“Technology has to be subordinated to the public good,” Vasquez argued. “At LISC we do it with community organizing – having residents be part of what their issue is, be part of solving the problem. And then, and only then, is technology the right fit. That’s where civic tech comes in. We start with civic, then add the tech.”

Trouble is, she later added, too many foundations, corporate givers and government programs get tunnel vision on next-gen hardware, software or databases.

“At the end of the day it’s a resource question. If you start with people first, with citizen engagement processes that are true, then we need to support the local organizations doing the organizing and doing the training at the local computer centers. That means upping the game in terms of the resources we have to work with to create this better world.”

UIC Urban Forum panelists in community tech (l-r) Moderator Natalie Moore, John Tolva, Tim Wisniewski, Susana Vasquez and Brian Kelly.

John McCarron

Vasquez cited one of the white papers prepared as background for the Urban Forum by Professor Jane Fountain of the University of Massachusetts. In Connecting Technologies to Citizenship, she augers for a strategy of “co-production” in which grassroots efforts are coupled with technical resources provided from outside the neighborhood.

“The close contact necessary to understand specific neighborhoods and their challenges,” writes Fountain, “while inefficient because it is labor intensive, is vital to progress … Technology alone will not build engagement or trust … Effective co-production requires face-to-face interaction at the neighborhood level to closely engage with what citizens need in their specific context.”

Fountain’s findings square with another Forum paper that summarized recent research on the Chicago experience. Former UIC professor Karen Mossberger, now director of the School of Public Affairs at Arizona State University, compared Chicago neighborhoods with the highest and lowest use of the Internet. Not surprisingly, the low-use neighborhoods tended to be the city’s low-income, high-unemployment neighborhoods. In Chicago the digital divide is no illusion.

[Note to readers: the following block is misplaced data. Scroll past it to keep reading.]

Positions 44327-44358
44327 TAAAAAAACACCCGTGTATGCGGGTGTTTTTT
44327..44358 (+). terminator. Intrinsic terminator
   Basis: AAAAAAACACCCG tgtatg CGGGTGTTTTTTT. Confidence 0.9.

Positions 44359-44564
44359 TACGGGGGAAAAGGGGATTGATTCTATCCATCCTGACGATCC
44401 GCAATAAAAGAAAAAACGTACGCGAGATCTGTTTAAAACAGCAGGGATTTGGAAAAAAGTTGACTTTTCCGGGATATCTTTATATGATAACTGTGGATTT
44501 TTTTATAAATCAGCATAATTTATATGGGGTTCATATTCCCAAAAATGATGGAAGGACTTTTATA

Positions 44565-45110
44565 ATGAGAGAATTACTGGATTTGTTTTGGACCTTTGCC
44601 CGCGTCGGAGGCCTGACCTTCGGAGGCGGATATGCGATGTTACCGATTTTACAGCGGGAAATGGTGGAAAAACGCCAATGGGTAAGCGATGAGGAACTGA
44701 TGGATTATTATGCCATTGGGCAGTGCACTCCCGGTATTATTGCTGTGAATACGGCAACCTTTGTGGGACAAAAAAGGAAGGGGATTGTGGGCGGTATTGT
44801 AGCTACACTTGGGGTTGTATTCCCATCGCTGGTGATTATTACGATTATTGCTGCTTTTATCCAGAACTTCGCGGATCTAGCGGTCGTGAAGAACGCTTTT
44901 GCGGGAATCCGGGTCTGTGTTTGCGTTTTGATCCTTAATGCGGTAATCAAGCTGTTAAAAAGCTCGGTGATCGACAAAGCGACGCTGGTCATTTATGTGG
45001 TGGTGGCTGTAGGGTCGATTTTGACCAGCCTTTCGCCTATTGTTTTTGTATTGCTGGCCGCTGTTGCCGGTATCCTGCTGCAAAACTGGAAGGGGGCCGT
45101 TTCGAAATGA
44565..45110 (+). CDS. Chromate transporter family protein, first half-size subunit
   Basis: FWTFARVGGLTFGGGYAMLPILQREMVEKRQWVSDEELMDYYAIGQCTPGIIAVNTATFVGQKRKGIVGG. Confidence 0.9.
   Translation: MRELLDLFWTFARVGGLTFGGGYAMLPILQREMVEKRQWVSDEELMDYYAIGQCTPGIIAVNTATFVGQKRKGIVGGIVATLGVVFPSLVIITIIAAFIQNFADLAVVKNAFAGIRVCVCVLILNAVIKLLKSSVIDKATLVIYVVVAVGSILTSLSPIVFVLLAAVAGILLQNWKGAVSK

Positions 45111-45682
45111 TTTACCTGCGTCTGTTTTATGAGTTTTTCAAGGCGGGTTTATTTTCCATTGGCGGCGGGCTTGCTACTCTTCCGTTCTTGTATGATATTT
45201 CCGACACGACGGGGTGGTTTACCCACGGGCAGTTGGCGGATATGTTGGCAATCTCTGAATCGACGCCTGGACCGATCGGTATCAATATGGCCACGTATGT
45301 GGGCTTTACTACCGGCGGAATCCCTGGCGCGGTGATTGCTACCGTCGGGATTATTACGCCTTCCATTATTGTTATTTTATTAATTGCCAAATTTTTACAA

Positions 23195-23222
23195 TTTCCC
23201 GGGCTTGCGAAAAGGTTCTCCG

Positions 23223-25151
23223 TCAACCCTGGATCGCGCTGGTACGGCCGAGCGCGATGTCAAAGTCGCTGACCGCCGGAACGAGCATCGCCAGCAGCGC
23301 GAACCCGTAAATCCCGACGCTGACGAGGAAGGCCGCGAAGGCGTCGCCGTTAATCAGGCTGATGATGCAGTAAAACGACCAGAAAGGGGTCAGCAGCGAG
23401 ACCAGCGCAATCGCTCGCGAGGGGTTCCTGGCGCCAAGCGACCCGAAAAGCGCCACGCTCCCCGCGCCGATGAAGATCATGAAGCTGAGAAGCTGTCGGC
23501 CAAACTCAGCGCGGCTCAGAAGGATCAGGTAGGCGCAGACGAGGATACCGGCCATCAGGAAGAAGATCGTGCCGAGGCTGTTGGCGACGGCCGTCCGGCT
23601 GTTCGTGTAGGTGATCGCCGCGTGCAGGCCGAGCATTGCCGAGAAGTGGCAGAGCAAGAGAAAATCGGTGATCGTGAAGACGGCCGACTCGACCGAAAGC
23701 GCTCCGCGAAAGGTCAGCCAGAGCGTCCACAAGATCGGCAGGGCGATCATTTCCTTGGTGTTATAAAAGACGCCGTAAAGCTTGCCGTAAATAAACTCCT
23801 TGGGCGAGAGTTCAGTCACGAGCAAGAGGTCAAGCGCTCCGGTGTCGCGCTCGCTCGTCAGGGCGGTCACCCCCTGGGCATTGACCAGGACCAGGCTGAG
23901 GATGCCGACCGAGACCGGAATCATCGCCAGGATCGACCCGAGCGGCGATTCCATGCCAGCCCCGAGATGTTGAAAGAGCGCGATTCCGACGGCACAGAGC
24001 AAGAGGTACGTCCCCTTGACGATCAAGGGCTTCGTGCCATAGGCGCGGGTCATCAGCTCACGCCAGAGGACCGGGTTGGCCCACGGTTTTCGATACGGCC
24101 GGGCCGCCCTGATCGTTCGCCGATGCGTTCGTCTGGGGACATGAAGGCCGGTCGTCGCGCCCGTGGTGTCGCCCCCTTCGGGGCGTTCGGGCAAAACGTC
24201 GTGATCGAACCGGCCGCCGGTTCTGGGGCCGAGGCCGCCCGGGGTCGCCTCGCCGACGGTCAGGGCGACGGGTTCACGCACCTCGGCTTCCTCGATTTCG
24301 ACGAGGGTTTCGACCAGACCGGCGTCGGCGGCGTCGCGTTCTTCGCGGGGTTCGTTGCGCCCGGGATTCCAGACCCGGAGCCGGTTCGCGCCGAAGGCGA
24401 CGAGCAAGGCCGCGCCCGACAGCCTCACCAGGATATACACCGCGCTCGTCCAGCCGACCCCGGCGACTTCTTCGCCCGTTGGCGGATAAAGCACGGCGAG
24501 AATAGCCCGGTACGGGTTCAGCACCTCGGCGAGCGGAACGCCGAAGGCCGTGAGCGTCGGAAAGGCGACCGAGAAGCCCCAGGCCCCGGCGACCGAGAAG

But her before-and-after study of neighborhoods that participated in LISC’s Smart Communities program found that “between 2008 and 2011, broadband at home, and Internet use for information on jobs, health and transportation experienced a statistically significant increase.” That Smart Communities work was cited in the Chicago Technology Plan (Initiatives 4 and 5) as a model for spreading digital skills to all Chicago neighborhoods. In other words, the digital divide can be bridged.

Mobile v. PCs?

Other portions of the discussion proved anything but academic. Tim Wisniewski described how Philadelphia uses 311-style apps, such as, to troubleshoot civic problems, from “finding volunteers for manning a swimming pool that had been abandoned for five years” to “getting computers donated to the local community center.”

There was also a nuts-and-bolts dissection of the relative merits of mobile devices versus PCs, texting versus email. Tolva observed that “some of the coolest work” in digital, as far as cities are concerned, is being done for mobile. Example: bus and train tracking apps.

But Vasquez noted there are trade-offs, and that both mobile devices and desktop computers need to be mastered. She said that three times as many people approached by LISC affiliates about health insurance enrollment said they’d prefer to be texted rather than e-mailed with follow-up info. And yet, “You can’t very easily fill out a job application on your iPhone … or do your homework. There has to be a diversity” of technologies that everyone can use.

More information: Dionne Baux, LISC Chicago Program Officer,, 312-422-9564. Read more about LISC Chicago’s work in Tech.


Posted in Civic Tech